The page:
Germany’s parliament is due to vote on a hotly debated bill legislating a 30 percent quota for women on company boards. The long-awaited law would affect some of the nation’s biggest listed companies.
Germany’s Bundestag is expected to adopt a quota on Friday for women in the country’s boardrooms.
The law will make it compulsory for the non-executive boards of at least 108 German companies listed on the stock market to be made up of at least 30 percent women. From 2016, these companies could be penalized if they do not comply with this quota.
The quota was negotiated near the end of 2013, but a formal accord among Germany’s three-party grand coalition was not reached until a year later. Chancellor Angela Merkel’s cabinet approved the plan in December.
Small businesses will also be required to take steps to improve workplace equality, with the quota being introduced on a sliding scale in terms of the size of the company. From 2017, smaller companies and public services must report on their progress in increasing the number of women in leadership positions, but they will not be penalized if they do not meet the quota.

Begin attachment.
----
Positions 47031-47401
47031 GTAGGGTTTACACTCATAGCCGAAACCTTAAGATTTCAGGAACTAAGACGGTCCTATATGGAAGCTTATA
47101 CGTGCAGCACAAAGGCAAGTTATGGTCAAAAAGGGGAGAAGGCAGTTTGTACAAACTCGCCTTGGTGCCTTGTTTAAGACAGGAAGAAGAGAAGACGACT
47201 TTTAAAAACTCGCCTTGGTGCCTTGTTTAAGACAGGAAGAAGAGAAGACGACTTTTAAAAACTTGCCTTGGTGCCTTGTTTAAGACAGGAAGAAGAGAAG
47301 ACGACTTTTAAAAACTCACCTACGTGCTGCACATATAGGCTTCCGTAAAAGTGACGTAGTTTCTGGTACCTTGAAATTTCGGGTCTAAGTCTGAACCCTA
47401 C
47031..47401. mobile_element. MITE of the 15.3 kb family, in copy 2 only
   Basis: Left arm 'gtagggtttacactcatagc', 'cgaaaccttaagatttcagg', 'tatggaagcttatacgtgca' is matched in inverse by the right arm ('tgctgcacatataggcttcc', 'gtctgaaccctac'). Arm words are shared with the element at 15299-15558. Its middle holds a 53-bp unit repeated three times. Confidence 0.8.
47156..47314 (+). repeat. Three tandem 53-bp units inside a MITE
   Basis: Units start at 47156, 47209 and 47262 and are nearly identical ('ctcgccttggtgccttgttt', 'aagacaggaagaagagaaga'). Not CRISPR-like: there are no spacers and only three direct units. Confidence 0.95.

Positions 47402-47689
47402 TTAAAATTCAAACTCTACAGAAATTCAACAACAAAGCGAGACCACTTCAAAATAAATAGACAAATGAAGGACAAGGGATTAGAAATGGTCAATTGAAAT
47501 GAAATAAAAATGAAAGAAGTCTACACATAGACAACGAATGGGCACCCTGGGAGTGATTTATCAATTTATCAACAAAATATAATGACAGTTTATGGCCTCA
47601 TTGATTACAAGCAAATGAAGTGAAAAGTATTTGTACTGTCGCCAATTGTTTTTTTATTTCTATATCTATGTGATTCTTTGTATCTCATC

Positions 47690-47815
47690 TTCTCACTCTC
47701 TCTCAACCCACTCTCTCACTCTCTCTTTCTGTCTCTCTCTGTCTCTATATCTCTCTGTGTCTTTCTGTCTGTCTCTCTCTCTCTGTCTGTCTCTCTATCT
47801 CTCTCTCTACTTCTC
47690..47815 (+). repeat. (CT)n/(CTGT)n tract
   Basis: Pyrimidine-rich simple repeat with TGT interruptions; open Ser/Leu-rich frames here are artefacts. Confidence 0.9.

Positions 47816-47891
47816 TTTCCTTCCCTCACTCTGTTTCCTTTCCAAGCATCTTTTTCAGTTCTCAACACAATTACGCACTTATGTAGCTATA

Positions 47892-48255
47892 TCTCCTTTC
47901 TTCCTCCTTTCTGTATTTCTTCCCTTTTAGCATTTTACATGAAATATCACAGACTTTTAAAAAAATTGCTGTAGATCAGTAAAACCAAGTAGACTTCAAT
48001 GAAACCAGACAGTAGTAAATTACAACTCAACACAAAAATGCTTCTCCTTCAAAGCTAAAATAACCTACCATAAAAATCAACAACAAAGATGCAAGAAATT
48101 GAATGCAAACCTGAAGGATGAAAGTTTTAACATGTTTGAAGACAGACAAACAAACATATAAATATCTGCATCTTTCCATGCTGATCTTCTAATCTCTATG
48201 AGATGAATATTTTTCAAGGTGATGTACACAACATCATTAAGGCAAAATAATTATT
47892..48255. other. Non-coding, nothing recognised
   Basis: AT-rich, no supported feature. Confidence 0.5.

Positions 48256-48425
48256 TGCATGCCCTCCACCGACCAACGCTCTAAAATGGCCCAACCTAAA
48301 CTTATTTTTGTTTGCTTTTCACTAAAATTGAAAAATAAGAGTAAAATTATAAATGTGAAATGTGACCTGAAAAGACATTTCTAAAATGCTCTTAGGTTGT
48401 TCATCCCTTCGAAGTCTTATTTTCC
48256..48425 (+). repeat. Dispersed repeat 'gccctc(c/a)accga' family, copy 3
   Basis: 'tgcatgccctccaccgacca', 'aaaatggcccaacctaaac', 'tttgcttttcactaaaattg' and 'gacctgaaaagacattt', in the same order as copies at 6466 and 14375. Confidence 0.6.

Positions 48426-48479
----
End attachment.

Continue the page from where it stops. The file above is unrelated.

The Minister of Family Affairs, Manuela Schwesig, said the quota was historic.
She told the Passauer Neue Presse newspaper it was “important that, finally, more women are put into executive positions.”
“Women will see what is possible,” Schwesig said.
The proposal has been a bone of contention among some members of Chancellor Merkel’s grand coalition. Merkel’s conservative Christian Democrats (CDU) – and their Bavarian sister party the Christian Social Union (CSU) – have resisted legal quotas in the past. Other critics, such as business and industry groups, worry the law will have detrimental economic effects if certain companies are not exempted.
The proportion of men in German boardrooms is still at over 80 percent, despite roughly 40 percent of the federal cabinet being female. According to the DIW economic think-tank, women occupy just 7 percent of executive board seats among the 30 largest companies on Germany’s blue-chip DAX index.